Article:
Is the collection of this data legal? According to FDA regulations, wearable devices are classified as a general wellness device which means they are subject to less stringent and lower standards of regulation as they are generally accepted as “low risk” devices that do not collect data for the purpose of treating patients. However, looking solely at the FDA does not give us the whole picture as the FDA regulates safety and efficiency but not privacy standards. When we look towards laws that regulate the privacy of the collection of medical information, we look towards the Health Insurance Portability and Accountability Act, otherwise known as HIPAA laws. These devices are considered outside of the scope of protection under HIPAA as they do not engage directly with healthcare service providers. Looking towards the Federal Trade Commission Act, otherwise known as the FTC, might give us a little more insight as to the privacy regulations surrounding wearable devices provided to the consumer public because the FTC prohibits companies from engaging in deceptive or unfair acts and from failing to comply with the company’s privacy policies by allowing legal actions against companies that fail to maintain security of sensitive data collected. However, many of these companies allow for third party cross-device tracking without explicitly mentioning this within their privacy policies. If companies that allow cross-device tracking do not make this clear and transparent within their statements to their consumers, there is a possibility they could face legal repercussions. In addition to the FTC, companies that sell wearable devices need to be cognizant of the particular restrictions imposed within specific states as there is a possibility for higher levels of privacy protection under individual state laws. The main takeaway from all of this information would be to be aware of what privacy protections the device you want to buy affords you and what level of transparency you feel comfortable with.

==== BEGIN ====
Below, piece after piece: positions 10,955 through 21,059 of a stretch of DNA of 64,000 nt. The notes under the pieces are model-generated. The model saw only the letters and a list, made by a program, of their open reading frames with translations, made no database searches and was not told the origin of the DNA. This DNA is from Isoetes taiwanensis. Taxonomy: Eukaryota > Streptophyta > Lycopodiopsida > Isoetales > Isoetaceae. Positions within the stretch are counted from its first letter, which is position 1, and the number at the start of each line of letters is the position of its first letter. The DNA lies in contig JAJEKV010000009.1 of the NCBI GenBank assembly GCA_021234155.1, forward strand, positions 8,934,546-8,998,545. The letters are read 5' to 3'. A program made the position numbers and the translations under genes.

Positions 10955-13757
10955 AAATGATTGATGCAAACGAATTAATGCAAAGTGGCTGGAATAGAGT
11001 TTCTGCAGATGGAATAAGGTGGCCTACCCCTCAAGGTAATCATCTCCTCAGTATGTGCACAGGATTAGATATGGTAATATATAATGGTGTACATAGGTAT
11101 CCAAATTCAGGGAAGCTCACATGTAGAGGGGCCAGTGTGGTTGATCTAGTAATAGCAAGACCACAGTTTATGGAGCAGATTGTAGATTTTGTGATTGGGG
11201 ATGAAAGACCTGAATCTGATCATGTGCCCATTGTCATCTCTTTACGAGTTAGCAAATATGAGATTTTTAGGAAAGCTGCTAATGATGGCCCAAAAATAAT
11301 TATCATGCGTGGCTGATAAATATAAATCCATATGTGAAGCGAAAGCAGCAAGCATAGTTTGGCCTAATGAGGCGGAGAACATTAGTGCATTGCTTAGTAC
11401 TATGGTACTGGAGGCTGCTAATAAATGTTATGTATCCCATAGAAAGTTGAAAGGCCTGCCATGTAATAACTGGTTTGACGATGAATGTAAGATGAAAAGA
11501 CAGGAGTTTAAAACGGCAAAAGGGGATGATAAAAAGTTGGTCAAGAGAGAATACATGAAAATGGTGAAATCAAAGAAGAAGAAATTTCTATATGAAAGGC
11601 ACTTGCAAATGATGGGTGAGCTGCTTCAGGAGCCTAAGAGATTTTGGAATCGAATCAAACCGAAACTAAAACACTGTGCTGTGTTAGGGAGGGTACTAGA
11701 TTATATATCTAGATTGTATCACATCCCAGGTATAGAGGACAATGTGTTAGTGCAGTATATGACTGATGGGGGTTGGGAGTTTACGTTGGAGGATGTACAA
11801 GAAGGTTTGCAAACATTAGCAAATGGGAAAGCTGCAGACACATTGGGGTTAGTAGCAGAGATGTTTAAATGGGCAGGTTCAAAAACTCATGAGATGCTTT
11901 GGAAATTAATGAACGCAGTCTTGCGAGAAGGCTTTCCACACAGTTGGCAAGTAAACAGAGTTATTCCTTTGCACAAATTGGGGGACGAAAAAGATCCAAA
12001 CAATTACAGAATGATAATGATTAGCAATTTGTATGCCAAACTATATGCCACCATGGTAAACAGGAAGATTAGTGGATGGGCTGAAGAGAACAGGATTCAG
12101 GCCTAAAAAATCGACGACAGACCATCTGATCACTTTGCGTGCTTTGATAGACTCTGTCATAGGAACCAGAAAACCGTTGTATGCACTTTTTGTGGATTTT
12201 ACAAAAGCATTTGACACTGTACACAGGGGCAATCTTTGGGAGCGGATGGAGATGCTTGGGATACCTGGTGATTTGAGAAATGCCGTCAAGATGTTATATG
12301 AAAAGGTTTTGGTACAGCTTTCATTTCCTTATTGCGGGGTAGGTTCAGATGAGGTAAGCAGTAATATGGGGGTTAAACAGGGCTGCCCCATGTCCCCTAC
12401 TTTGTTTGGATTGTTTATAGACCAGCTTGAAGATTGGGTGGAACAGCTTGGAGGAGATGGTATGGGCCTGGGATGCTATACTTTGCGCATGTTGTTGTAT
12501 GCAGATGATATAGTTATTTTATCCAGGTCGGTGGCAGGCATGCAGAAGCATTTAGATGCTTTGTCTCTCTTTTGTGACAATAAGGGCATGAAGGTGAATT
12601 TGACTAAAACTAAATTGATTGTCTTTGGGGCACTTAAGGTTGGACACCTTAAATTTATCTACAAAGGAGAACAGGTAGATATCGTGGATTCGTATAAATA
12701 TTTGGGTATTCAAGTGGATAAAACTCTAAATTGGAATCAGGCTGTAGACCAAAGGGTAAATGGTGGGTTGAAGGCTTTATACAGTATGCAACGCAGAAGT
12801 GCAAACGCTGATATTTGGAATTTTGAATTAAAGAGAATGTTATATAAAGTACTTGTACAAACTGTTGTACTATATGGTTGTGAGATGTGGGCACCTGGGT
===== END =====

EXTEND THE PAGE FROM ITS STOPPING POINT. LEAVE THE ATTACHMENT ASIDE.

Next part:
Wearable technology devices offer a multitude of benefits to society and those who choose to implement them within their daily lives. They allow people to track their health and identify ways in which they can implement positive change into their routine in order to see themselves attain goals anywhere from being more active to instituting better sleeping habits. The research world also sees a benefit from the access to continuous monitoring of physiological metrics and that has recently been seen through the use of metric data in tracking and preventing the spread of COVID-19 cases. While these metrics are not definitive of a positive COVID-19 case, and the sharing of data has the potential to cross the line into privacy law issues, recognizing the data limitations and companies remaining transparent with how their consumers’ data is being utilized can lead to positive consequences such as the minimization of the spread of the COVID-19 pandemic.
 Sarah Fisher, Anoushka Chowdhary, Karena Puldon, Adam Rao & Frederick Hecht, Wearable Sensor May Signal You’re Developing COVID-19 – Even If Your Symptoms Are Subtle, Univ. of Cal. S.F. (Dec. 14, 2020), https://www.ucsf.edu/news/2020/12/419271/wearable-sensor-may-signal-youre-developing-covid-19-even-if-your-symptoms-are.
 H. Ceren Ates, Ali K. Yetisen, Firat Güder & Can Dincer, Wearable Devices for the Detection of COVID-19, Nature Electronics (Jan. 25 2021), https://www.nature.com/articles/s41928-020-00533-1.
 Ates et. al., supra note 2.
 Fisher et. al., supra note 1.
 Gicel Tomimbang, Wearable: Where do they fall within the regulatory landscape, Int’l Ass’n of Priv. Pros. (Jan. 22, 2018), https://iapp.org/news/a/wearables-where-do-they-fall-within-the-regulatory-landscape/.
 Tomimbang, supra note 12.